Is there a cure for syphilis?

    Yes, syphilis is curable with the right antibiotics from your healthcare provider. However, treatment might not undo any damage the infection can cause.

    Syphilis toolkit


      Syphilis outbreak response town hall

      A recording of the most recent community stakeholder town hall from May 8th, 2024. Updates regarding the Houston Health Department’s efforts in response to the syphilis outbreak were provided, along with a brief policy overview of the laws surrounding HIV/STI testing in Texas.

      Provider-level basic overview

      Provider-level basic overview of diagnosing, testing, and treating syphilis, along with a brief overview of local data and the Houston Health Department’s outbreak response strategy.

      Syphilis heatmaps

      Syphilis cases assigned to HHD jurisdiction by Texas Department of State Health and Human Service surveillance system (as of 01/01/2024).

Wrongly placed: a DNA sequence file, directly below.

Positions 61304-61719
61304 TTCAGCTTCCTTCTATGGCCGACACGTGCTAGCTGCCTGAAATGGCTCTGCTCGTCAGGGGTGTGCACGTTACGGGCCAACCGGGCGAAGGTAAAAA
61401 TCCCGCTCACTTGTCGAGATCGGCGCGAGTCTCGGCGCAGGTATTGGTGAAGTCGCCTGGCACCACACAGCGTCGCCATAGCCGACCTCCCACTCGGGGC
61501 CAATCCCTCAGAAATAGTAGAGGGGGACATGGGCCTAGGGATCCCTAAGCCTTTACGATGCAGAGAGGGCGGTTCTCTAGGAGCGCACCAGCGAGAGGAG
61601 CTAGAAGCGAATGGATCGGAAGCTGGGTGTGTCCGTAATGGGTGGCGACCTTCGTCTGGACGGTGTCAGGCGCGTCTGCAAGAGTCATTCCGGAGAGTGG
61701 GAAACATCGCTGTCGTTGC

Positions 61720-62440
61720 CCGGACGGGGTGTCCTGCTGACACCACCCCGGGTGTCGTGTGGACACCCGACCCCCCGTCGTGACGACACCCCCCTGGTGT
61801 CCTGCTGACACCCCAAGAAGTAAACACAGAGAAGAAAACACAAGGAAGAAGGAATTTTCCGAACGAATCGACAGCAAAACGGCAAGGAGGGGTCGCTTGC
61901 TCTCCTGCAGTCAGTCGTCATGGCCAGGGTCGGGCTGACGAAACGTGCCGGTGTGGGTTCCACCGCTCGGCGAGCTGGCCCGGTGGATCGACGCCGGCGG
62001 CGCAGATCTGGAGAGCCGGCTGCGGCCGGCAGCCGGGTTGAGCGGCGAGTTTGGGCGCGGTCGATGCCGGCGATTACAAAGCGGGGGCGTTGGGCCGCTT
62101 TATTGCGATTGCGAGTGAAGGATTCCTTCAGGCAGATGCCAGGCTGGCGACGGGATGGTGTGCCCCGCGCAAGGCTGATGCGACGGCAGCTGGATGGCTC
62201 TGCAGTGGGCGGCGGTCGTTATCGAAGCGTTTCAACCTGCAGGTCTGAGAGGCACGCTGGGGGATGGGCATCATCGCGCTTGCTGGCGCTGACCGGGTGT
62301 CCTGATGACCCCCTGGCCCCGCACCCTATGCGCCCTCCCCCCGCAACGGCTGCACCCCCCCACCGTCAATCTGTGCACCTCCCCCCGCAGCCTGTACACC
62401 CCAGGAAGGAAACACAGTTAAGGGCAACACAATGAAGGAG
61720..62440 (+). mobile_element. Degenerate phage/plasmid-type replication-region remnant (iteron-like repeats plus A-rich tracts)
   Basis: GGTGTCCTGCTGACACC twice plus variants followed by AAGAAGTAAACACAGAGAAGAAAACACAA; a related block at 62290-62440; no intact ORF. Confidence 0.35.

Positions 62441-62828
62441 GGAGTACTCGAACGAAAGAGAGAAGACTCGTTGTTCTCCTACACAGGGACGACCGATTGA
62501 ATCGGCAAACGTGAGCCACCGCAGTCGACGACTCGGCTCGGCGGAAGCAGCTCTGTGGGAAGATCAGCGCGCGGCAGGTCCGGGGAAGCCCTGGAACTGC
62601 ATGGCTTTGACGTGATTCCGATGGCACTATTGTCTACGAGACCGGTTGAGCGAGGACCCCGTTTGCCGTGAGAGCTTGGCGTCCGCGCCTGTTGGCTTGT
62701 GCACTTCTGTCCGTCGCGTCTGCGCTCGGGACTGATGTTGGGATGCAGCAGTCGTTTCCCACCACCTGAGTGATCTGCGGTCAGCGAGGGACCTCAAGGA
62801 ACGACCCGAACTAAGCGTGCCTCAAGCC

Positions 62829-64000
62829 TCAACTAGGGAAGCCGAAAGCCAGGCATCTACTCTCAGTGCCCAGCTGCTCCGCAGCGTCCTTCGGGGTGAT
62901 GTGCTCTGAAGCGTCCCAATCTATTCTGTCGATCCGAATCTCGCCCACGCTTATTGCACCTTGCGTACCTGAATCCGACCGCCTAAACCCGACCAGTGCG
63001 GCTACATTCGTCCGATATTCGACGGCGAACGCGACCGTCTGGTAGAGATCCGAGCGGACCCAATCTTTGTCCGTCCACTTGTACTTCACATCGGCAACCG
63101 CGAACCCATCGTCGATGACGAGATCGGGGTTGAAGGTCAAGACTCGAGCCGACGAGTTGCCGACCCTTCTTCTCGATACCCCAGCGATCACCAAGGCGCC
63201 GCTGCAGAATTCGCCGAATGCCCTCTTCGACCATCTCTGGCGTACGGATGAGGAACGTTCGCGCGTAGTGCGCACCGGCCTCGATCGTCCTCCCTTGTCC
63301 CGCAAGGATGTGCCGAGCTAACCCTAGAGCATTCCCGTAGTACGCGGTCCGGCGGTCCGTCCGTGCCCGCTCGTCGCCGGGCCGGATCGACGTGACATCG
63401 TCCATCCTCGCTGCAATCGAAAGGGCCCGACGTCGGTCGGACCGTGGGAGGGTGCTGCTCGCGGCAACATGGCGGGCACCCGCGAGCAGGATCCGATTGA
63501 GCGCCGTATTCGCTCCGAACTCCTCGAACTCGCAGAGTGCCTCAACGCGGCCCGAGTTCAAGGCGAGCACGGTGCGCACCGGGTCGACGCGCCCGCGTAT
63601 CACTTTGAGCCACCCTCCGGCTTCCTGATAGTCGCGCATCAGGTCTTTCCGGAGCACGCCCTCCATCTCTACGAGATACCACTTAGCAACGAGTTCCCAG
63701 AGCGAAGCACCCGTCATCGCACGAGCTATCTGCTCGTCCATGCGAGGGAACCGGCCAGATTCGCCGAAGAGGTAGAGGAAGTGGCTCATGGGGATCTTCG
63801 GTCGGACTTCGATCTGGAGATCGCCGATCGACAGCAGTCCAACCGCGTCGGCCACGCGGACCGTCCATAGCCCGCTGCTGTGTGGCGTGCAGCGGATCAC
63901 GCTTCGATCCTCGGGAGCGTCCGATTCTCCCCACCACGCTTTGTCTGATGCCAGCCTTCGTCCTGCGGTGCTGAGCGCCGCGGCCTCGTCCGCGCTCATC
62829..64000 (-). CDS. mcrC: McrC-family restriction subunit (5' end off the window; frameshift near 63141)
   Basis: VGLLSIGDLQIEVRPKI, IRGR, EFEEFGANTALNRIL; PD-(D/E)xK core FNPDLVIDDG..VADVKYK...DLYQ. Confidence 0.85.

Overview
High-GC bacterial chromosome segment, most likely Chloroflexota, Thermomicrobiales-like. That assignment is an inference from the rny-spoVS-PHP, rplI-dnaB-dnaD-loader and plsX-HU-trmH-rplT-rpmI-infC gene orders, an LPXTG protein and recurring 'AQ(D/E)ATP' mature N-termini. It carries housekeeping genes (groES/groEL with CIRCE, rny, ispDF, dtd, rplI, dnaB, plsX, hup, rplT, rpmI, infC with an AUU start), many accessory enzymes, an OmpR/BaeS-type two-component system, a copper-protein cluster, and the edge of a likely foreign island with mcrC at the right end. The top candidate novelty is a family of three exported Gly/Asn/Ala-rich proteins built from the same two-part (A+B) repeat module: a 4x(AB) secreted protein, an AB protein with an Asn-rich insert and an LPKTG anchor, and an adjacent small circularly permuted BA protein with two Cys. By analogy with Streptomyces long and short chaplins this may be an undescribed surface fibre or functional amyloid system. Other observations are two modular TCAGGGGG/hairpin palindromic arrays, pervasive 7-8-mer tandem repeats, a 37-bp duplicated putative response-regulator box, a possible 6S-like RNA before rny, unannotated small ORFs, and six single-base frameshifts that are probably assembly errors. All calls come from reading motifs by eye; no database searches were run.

All Stage of Syphilis(Primary, Secondary, Early and Late Latent) Hotspots (2022-2023). Sex at birth: all

      All stages of syphilis (primary, secondary, early and late latent) hotspots (2022-2023). Sex at birth: all

      All Stage of Syphilis(Primary, Secondary, Early and Late Latent) Hotspots (2022-2023). Sex at birth: Female

      All stages of syphilis (primary, secondary, early and late latent) hotspots (2022-2023). Sex at birth: female

      All Stage of Syphilis(Primary, Secondary, Early and Late Latent) Hotspots (2022-2023). Sex at birth: Male

      All stages of syphilis (primary, secondary, early and late latent) hotspots (2022-2023). Sex at birth: male

      Podcast Series: Congenital Syphilis — Exploring an Epidemic